5.      In so far as concerns the non-contractual liability of the European Union, the injury must result directly from the alleged illegality and not from the applicant’s choice as to how to react to the allegedly unlawful act. Thus, the mere fact that the unlawful conduct constituted a necessary condition for the damage to arise, in the sense that the damage would not have arisen in the absence of such conduct, is not sufficient to establish a causal link.

Therefore, expenses incurred as a result of a company’s participation in anti-dumping proceedings cannot be regarded as injury resulting from the adoption of an unlawful regulation, since exporting producers or any interested parties are not required to participate in anti‑dumping proceedings and they are free to assess whether to participate and why they should do so, as well as the degree of their involvement and expenditure for that purpose. Moreover, expenses incurred which correspond to the work carried out by the staff of such an exporting producer cannot be regarded as having a direct link to the investigation since staff members would have to receive their salaries irrespective of whether anti-dumping proceedings were ongoing.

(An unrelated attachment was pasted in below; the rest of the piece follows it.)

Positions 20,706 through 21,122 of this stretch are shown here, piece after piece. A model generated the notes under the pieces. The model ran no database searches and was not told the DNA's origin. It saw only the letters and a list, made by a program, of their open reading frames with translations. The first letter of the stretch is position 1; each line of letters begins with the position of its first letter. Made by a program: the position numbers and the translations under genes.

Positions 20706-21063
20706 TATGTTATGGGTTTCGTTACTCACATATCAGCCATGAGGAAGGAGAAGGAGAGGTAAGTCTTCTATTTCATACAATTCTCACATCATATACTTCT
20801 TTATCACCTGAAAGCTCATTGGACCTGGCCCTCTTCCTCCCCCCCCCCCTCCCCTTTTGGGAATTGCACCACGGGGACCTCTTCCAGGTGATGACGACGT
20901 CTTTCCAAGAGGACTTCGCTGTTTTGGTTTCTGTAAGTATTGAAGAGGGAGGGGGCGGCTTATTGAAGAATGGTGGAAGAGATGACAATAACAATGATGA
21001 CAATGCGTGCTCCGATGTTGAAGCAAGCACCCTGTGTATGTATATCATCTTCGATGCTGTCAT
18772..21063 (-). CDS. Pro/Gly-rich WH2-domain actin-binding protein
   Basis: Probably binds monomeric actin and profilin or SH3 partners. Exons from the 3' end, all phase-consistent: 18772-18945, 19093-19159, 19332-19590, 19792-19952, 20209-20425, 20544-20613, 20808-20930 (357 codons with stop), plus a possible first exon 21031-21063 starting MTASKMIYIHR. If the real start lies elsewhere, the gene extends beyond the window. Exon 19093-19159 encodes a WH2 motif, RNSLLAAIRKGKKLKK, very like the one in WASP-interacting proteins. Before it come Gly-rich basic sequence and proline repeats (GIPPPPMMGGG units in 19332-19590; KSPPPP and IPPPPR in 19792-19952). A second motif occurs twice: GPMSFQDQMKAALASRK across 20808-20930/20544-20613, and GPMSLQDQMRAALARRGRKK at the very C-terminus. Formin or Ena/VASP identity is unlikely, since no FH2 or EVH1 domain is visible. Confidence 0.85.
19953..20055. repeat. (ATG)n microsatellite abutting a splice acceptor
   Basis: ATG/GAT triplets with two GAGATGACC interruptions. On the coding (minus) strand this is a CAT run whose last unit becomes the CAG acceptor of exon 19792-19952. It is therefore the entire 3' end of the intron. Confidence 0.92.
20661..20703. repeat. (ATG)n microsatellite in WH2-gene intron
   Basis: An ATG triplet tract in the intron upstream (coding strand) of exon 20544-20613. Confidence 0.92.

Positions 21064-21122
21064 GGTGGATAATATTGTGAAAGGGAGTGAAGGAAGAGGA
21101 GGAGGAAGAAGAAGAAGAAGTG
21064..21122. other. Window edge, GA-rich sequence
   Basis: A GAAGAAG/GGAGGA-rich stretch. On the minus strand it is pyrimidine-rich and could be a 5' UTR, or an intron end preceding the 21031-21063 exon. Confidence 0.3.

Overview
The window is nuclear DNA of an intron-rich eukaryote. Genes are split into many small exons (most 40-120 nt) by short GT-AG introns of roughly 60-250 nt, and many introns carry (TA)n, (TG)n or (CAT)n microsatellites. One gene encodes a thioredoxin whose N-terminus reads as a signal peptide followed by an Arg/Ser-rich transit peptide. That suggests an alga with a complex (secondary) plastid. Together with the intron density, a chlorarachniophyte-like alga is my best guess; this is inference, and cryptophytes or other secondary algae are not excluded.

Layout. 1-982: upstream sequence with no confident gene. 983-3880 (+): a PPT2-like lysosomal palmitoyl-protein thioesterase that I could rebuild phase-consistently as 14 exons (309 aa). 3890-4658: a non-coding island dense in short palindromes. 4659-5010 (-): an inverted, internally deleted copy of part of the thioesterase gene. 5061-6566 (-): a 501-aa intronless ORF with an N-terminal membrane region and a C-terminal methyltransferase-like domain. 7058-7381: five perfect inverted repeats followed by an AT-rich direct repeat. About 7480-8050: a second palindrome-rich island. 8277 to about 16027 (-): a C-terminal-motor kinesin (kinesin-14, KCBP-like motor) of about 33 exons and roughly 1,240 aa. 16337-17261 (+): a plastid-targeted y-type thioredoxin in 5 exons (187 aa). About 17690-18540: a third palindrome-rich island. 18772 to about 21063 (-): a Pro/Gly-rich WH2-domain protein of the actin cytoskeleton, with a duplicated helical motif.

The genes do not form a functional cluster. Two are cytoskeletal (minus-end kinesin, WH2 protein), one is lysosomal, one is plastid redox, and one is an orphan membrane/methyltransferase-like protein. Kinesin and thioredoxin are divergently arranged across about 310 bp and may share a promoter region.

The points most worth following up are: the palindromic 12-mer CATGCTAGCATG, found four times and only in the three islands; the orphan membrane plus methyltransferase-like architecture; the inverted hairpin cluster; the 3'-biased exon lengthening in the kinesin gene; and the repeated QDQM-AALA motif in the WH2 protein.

(see paras 80-82)







JUDGMENT OF THE GENERAL COURT (Third Chamber)

30 November 2011 (*)

(Dumping – Imports of silico-manganese originating in China and Kazakhstan – Action for annulment – Export price – Comparison between export price and normal value – Calculation of the undercutting margin – Non-contractual liability)

In Case T‑107/08,

Transnational Company ‘Kazchrome’ AO, established in Aktobe (Kazakhstan),

ENRC Marketing AG, established in Kloten (Switzerland),

represented initially by L. Ruessmann and A. Willems, and subsequently by A. Willems and S. De Knop, lawyers,

applicants,

v

Council of the European Union, represented initially by J.-P. Hix, acting as Agent, assisted by G. Berrisch and G. Wolf, lawyers, and subsequently by J.‑P. Hix and B. Driessen, acting as Agents, assisted by G. Berrisch, lawyer,

and

European Commission, represented by H. van Vliet and K. Talabér‑Ritz, acting as Agents,

defendants,

supported by

Euroalliages, established in Brussels (Belgium), represented by J. Bourgeois, Y. van Gerven and N. McNelis, lawyers,

intervener,